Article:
Becoming a Muslim is an act of choosing God. So when one hears the word “secularism”, it is only natural that some sense tension or conflict between the “Godly” and the “secular”, so to speak. Especially when the ‘working relationship’ between secularism and religion is often presented on the media as opposing forces in battle (and it may be Christianity being put in the dock).

Some of this tension stems from quite fixed ideas of what both Islam and Secularism mean or stand for. If we see Islam fixed as “God’s Prescribed Law” and Secularism as “non-God” or “anti-religion”, well then of course, we have ourselves a terrific clash! But neither represent a fair, full and informed grasp of Islam nor secularism. When we broaden our understanding of both, we create considerable space and flexibility, and as a result, a lot less clashing.

Academics and campaigners offer different meanings of Secularism, and the word is part of the political language surrounding us. To illustrate this, French secularism can look and feel quite different from British secularism. In a general sense, secularism actually refers to our everyday worldly lives. It is concerned with our lives crossing paths with the lives of others, and all that real life brings in its wake. Muslims believe the Qur’an was sent to guide our worldly everyday lives, and when we look at life in this way, we can see greater scope for harmonising the two.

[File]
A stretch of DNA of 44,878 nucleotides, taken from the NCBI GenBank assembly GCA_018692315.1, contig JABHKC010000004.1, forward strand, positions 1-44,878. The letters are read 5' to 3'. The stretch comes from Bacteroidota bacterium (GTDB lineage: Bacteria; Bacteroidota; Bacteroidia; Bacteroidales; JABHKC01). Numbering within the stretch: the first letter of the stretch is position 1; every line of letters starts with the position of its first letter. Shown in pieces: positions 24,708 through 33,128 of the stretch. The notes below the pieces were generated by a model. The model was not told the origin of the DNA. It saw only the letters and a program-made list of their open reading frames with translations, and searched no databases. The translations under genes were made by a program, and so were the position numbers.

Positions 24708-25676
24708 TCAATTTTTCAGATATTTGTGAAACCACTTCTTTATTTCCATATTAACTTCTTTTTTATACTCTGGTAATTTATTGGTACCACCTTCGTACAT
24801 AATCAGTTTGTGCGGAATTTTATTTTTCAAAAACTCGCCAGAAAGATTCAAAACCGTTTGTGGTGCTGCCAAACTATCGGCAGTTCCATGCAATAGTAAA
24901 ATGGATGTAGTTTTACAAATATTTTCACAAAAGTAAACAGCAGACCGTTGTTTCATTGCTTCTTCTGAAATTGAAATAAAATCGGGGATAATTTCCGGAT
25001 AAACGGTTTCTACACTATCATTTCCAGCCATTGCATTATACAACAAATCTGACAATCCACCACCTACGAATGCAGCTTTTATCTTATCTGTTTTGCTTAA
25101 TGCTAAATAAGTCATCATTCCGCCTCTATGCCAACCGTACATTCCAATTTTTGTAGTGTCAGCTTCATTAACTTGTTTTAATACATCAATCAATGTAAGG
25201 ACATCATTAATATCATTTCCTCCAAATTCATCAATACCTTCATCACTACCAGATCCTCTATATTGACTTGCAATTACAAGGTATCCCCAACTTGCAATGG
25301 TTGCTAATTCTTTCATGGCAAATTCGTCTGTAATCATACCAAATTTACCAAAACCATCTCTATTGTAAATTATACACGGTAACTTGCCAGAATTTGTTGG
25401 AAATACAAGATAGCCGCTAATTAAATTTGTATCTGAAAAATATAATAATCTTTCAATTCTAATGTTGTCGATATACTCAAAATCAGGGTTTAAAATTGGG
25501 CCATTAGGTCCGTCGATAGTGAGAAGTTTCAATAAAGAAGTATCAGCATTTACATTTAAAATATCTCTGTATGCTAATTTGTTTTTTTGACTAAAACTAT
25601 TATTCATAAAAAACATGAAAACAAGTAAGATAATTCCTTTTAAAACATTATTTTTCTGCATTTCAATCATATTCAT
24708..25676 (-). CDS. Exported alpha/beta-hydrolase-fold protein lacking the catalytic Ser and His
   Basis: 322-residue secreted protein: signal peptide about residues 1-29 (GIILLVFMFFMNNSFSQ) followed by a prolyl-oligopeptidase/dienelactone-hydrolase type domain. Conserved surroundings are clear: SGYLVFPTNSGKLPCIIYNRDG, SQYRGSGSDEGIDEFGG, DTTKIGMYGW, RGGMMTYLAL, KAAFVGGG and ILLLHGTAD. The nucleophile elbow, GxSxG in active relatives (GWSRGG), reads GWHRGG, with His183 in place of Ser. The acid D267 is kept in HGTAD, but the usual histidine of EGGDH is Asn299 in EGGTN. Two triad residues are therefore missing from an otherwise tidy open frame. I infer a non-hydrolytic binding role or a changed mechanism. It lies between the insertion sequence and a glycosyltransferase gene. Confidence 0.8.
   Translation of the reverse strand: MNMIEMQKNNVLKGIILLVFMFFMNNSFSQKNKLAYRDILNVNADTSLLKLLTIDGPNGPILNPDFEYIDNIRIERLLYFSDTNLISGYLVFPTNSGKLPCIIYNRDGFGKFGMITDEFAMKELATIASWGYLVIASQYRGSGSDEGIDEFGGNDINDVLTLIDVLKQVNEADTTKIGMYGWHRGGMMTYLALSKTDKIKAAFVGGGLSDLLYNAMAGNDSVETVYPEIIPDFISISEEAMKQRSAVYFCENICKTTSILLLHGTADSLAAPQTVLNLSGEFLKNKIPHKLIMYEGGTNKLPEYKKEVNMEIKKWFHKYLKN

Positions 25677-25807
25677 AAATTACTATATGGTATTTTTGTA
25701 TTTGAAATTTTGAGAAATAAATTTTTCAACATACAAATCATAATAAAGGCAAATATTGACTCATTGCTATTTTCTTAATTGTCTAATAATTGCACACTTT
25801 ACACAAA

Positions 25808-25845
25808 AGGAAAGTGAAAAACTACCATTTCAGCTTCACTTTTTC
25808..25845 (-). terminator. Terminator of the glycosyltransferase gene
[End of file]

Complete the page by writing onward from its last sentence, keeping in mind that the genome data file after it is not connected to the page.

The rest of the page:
However, some Muslim commentators (especially online) are constantly suspicious of what they see as an anti-God “secular agenda”. This can be bewildering. It is also true that secularism (much like a religion) can have healthier, and less-healthy, aggressive forms. Academics and Islamic scholars have explained that  secularism can mean, and should mean, a more level playing field, allowing for voices, thoughts and influences to make a contribution to, but not dictate to or overpower, the laws of governance.

A healthy secularism allows for more equality and also for greater religious freedom for individual or minority practices of faith. This can also be understood from the broader purposive aims of the Qur’an for a harmonious and equitable existence amongst human society where differences are recognised and respected, including different religions.